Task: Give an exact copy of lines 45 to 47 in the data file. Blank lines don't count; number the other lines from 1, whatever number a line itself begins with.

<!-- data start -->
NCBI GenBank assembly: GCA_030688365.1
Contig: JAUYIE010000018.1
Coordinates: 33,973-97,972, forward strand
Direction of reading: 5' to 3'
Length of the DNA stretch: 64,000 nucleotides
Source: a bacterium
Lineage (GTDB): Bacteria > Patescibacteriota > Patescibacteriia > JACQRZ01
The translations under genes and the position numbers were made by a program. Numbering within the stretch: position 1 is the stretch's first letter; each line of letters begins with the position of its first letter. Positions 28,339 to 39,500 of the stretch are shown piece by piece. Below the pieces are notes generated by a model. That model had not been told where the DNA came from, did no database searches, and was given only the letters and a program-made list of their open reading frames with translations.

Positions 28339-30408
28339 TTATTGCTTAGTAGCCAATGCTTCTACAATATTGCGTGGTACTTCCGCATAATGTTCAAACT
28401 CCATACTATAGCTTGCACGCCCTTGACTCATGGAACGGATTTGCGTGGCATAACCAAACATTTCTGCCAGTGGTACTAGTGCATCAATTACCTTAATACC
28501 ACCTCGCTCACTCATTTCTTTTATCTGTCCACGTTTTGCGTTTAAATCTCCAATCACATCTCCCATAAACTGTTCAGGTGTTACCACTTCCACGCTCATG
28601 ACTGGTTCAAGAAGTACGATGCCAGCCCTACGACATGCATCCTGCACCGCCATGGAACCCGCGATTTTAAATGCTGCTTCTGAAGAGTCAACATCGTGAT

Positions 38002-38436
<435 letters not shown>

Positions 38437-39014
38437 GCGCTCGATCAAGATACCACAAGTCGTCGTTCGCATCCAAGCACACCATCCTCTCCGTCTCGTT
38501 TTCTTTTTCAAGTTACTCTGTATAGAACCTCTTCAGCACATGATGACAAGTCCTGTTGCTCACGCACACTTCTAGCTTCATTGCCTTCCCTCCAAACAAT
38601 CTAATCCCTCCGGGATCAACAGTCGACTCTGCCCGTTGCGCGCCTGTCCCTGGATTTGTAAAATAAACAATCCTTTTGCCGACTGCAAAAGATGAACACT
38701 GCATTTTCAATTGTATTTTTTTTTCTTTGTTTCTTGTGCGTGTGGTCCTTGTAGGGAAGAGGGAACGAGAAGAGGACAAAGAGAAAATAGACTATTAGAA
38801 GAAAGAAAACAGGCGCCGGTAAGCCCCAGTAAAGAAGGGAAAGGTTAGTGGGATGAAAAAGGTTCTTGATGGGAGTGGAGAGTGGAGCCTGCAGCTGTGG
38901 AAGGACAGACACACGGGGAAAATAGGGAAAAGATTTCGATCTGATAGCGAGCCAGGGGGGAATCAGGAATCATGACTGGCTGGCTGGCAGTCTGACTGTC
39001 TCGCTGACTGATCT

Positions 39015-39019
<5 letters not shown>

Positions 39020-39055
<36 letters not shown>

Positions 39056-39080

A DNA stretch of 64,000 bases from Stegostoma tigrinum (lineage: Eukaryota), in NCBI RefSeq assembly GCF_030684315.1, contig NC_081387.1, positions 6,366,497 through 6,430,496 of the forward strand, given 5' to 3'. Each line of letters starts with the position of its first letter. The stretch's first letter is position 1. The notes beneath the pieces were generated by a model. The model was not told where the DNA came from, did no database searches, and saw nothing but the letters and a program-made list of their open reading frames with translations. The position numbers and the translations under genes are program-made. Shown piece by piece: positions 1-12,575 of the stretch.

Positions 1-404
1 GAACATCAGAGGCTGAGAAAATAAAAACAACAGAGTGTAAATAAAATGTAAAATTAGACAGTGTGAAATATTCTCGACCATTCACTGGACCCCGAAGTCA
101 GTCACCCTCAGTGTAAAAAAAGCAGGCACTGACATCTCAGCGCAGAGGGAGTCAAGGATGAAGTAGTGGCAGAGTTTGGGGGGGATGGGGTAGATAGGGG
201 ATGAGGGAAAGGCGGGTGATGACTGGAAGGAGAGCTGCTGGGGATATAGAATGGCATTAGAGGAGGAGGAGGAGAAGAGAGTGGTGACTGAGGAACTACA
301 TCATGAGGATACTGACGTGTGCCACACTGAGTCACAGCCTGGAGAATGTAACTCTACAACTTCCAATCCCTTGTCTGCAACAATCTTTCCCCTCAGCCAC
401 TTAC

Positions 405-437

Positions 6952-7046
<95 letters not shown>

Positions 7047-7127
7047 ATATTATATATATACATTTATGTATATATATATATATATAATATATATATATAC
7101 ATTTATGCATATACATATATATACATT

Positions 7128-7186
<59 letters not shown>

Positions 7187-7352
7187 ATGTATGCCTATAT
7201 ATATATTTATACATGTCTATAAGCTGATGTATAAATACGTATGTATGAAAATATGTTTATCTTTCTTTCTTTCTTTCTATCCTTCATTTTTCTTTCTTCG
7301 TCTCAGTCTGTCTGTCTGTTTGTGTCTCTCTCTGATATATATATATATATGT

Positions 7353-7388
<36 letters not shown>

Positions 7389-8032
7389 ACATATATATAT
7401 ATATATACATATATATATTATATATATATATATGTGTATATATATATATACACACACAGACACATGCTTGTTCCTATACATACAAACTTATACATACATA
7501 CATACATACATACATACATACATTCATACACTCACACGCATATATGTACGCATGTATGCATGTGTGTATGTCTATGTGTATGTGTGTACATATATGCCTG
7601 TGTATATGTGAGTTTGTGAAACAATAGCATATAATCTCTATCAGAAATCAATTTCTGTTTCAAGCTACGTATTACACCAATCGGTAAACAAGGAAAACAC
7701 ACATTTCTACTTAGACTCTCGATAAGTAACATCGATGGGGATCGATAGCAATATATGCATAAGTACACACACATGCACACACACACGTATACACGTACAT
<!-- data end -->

7187 ATGTATGCCTATAT
7201 ATATATTTATACATGTCTATAAGCTGATGTATAAATACGTATGTATGAAAATATGTTTATCTTTCTTTCTTTCTTTCTATCCTTCATTTTTCTTTCTTCG
7301 TCTCAGTCTGTCTGTCTGTTTGTGTCTCTCTCTGATATATATATATATATGT